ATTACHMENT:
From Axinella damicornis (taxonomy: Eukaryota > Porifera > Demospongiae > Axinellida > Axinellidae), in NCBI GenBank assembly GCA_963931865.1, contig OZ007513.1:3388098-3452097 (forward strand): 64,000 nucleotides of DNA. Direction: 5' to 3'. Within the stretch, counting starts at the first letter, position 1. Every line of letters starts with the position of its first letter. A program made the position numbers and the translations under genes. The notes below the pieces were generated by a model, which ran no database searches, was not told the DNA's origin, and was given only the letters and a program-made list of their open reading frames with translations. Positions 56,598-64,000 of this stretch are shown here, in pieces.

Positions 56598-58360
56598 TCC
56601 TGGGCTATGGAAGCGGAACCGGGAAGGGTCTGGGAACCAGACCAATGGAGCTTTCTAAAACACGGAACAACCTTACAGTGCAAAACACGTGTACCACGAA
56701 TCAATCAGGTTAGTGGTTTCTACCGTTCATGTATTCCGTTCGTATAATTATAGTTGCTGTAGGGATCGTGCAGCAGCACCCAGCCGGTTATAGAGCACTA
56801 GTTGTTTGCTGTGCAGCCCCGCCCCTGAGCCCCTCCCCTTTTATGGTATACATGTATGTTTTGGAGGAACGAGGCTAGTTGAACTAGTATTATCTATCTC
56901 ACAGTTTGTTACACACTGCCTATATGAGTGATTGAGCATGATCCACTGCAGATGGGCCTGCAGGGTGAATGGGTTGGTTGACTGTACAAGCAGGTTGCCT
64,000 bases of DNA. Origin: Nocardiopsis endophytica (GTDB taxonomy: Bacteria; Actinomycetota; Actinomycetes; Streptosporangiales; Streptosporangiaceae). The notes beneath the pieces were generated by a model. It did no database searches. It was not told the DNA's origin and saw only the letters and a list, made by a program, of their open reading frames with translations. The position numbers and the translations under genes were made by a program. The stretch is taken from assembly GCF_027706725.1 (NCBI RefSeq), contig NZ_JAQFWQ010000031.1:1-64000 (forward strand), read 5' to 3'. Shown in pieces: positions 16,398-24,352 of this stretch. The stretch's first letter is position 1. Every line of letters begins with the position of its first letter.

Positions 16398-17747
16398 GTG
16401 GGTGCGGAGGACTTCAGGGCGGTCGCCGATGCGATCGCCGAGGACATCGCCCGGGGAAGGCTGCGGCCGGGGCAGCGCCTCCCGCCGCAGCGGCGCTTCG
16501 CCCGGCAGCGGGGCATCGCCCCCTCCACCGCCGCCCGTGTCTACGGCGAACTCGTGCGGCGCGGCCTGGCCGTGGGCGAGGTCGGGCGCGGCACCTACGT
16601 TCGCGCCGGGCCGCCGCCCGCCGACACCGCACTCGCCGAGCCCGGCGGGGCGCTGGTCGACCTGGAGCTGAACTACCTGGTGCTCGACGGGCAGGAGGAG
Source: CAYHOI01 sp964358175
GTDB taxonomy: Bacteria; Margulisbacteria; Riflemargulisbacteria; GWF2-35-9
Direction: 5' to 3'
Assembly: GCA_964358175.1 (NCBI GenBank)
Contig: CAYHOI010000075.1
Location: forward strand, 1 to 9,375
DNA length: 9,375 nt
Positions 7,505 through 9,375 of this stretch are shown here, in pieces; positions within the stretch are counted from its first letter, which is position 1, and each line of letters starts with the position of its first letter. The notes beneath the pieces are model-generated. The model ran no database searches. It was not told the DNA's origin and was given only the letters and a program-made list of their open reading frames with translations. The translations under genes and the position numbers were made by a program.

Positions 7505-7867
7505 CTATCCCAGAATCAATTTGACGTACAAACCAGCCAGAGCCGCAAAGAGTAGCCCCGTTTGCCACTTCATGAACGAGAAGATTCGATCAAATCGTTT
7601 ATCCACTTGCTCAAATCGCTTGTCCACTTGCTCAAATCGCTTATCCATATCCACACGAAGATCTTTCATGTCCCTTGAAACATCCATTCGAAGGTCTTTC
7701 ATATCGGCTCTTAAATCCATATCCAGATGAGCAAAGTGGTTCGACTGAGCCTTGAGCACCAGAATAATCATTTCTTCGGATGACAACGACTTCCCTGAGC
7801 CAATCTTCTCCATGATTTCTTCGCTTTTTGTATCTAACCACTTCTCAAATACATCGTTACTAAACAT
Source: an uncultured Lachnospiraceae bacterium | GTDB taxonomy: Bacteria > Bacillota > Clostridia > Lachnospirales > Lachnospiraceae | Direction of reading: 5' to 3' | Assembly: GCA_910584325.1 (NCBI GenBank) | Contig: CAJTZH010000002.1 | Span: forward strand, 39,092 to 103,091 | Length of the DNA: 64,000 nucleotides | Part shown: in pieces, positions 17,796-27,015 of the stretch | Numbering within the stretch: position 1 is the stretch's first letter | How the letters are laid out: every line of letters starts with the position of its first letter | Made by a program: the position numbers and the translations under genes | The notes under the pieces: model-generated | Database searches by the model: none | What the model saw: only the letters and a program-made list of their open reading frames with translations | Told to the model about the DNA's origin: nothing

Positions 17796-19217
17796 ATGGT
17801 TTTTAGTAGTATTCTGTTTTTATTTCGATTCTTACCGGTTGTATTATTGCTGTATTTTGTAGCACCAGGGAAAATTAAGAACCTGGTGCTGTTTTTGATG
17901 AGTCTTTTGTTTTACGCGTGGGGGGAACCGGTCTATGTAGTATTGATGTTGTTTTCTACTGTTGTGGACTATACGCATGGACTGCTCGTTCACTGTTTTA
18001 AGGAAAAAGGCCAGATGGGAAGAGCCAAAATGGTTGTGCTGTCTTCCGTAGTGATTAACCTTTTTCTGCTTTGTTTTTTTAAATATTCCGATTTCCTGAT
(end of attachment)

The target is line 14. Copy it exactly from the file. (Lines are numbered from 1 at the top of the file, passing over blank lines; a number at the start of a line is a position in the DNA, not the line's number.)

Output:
Source: CAYHOI01 sp964358175